Date Published: March 18, 2018
Publisher: Tabriz University of Medical Sciences
Author(s): Zahra Khatti, Seyed Majid Hashemianzadeh, Seyed Ali Shafiei.
Purpose: Drug delivery has a critical role in the treatment of cancer, in particular, carbon nanotubes for their potential use in various biomedical devices and therapies. From many other materials which could be more biocompatible and biodegradable and which could form single-walled nanotubes, silicon carbide was selected.
Carbon nanotubes (CNTs), due to their unique atomic configuration, mechanical, optical and electronic properties, have been envisioned in designing biomedical devices and therapies on novel delivery platforms.1-5 The physicochemical versatility of carbon nanotubes is related to their high surface-area-to-volume ratios and facile functionalization along the nanotube axis and a great inner content that can be filled with the desired drug molecules.6-8 Additionally, the ability of single-walled carbon nanotubes (SWCNT) to incorporate inside cells has been proven, independent of cell type and functional groups linked to the nanotubes.9,10 In vivo assays have demonstrated that SWCNTs as carriers have no obvious toxicity,11 and in animal models have demonstrated the efficacy of drug-loaded CNTs through targeting tumors.6,12 Whereas water is the main component in biological systems and CNTs are hydrophobic, heterogeneous CNTs could be considered including silicon carbide nanotube (SiCNT) in aqueous media.13 In previous studies, several advantages have been shown for SiCNTs compared to CNTs. First, there is the relative stability increase from the CNTs to SiCNTs when the ratio of Si over C is 50:50, due to alternative sp2 and sp3 hybridization bond structures that are more stable than a smooth-walled tube.14 Additionally, the external surface of SiCNTs has higher reactivity than that of CNTs to facilitate aimed side wall functionalization.15,16 Furthermore, the experimental results prove the biocompatibility of silicon nanotubes and hence an alternative option for applications in nanomedicine.17,18 Platinum-based anticancer drugs are used to treat many types of solid tumors via binding to DNA and inducing cellular apoptosis, despite their adverse side effects,19,20 so that many of these side effects for healthy cells can be greatly reduced by nanoscale drug delivery. A fast and reliable tool to evaluate theoretically such systems is molecular modeling, which could interpret the details of the interaction between the drug and both the DNA and the nanostructures.21 On the other hand, our previous study allowed the assessment of a drug delivery system caused by another nanotube apart from CNTs, as carrier on theoretical level for the first time.22 Therefore, in the present study, molecular dynamics (MD) simulation was employed to investigate another so-named nanotube SiCNT as delivery system compared to CNT. Carboplatin (diammineplatinum(II) cyclobutane-1,1-dicarboxylate) was selected as a drug model because it encompasses fewer adverse effects and has greater water solubility than other platinum agents.23-25 Our simulations have been performed to assess the encapsulation behavior and localization of the anticancer drug carboplatin inside pristine CNT and SiCNT. For this purpose, the placement of the drug inside nanotubes and the free energy calculations were implemented to determine the preference between the two predicted drug delivery systems.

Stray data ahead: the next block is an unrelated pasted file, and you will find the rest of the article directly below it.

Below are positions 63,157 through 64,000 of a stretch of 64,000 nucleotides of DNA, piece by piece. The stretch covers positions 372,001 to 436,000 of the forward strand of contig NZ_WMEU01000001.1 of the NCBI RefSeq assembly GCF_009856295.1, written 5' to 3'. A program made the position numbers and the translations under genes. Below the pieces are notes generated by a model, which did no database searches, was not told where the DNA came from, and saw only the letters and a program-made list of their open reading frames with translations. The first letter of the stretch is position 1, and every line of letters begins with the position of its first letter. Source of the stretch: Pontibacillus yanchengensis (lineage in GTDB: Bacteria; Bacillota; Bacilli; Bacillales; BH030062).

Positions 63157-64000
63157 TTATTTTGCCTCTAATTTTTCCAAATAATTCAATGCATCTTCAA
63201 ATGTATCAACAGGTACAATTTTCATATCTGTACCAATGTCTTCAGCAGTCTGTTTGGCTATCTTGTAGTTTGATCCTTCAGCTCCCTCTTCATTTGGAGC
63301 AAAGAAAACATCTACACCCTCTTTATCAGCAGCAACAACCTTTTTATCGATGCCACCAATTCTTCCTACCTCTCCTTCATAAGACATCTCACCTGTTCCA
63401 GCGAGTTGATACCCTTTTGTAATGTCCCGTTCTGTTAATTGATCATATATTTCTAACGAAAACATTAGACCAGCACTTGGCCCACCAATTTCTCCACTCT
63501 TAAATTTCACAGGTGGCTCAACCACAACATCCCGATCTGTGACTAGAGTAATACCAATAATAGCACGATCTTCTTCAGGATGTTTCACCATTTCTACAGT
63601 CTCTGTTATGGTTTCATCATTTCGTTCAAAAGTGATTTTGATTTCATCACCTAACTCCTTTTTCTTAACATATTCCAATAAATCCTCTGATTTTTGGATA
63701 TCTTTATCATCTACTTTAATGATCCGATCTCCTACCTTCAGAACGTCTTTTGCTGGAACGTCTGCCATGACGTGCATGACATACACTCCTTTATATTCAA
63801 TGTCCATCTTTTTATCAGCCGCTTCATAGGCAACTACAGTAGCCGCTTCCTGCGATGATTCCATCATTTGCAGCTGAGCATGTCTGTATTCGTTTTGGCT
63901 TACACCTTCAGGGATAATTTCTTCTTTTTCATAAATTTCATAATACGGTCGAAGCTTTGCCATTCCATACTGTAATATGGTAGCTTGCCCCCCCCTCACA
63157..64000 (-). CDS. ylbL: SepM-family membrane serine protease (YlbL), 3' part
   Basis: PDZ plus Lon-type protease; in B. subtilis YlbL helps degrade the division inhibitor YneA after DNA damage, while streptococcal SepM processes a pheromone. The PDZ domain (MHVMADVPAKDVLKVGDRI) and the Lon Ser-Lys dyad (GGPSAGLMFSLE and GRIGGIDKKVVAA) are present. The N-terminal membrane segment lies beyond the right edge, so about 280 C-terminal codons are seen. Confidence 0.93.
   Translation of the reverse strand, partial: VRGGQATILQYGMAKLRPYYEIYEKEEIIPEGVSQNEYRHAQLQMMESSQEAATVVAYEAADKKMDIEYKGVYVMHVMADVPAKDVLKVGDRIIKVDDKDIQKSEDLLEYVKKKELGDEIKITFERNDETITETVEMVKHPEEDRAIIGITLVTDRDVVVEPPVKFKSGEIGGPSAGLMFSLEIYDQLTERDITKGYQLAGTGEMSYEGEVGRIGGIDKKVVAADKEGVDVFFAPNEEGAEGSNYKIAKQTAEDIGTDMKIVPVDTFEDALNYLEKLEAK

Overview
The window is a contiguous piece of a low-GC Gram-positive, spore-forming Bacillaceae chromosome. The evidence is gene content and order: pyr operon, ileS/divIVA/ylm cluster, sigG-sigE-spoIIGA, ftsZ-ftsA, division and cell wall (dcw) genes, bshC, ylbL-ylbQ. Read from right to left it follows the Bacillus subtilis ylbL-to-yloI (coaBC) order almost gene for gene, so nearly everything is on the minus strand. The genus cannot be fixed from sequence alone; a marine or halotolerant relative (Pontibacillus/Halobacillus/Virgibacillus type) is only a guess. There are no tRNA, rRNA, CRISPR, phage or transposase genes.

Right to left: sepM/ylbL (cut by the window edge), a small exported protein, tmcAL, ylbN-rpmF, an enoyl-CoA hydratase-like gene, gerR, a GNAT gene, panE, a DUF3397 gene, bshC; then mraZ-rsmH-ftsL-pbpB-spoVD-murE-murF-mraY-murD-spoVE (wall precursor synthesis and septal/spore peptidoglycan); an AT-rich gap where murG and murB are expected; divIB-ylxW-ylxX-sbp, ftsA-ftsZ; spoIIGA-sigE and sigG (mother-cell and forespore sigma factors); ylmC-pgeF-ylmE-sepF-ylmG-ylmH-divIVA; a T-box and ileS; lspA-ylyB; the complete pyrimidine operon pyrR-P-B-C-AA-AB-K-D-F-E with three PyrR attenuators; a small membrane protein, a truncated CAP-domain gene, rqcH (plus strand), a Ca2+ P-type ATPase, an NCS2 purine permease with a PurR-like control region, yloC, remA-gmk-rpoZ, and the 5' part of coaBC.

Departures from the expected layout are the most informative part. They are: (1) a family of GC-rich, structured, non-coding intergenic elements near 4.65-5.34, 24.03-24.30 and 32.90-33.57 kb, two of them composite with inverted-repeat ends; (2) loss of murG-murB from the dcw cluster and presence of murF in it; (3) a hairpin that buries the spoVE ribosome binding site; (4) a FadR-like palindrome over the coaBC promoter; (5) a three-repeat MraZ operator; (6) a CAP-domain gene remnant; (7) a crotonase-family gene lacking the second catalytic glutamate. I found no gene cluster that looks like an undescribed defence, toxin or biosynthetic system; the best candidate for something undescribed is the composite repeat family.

The results from MD simulations of the two systems revealed that throughout the simulation time, both encapsulated carboplatin molecules resided inside the CNT and SiCNT cavity. Time-averaged radial distribution functions (RDF) were calculated to assess the localization of carboplatin inside the nanotubes (Figure 1), also RMSD plots were illustrated the drug movement inside the carbon and silicon carbide nanotubes (Figure 2). Moreover, MM/PBSA analysis of the trajectories was performed to estimate the binding free energy of the drug_CNT and the drug_SiCNT. Binding and absolute free energies of molecules are evaluated using this attractive method:
Molecular dynamic simulations to investigate the encapsulation behavior of the drug carboplatin inside the silicon carbide nanotube were applied as a comparison with the carbon nanotube as an anticancer drug delivery system based on single-walled nanotubes. The RDF plots show the localization of carboplatin inside the nanotubes, indicating that the drug moves throughout the tubes and has a greater probability of finding the carboplatin along the CNT and SiCNT in the first quarter of the tubes. Additionally, the binding free energy profiles in the encapsulation of drug inside both systems were investigated. The results confirmed that the appropriate drug delivery system for platinum drug is the use of SiCNTs to CNTs. Since the free energy of binding in the silicon carbide nanotube is about three times that of the carbon nanotube, the length of time remaining for the drug in this system will be greater, and the probability of releasing the drug will be less than with carbon nanotube, before reaching the target cells.
The authors give special thanks to S. Skies for editing this manuscript.
The authors declare no conflict of interests.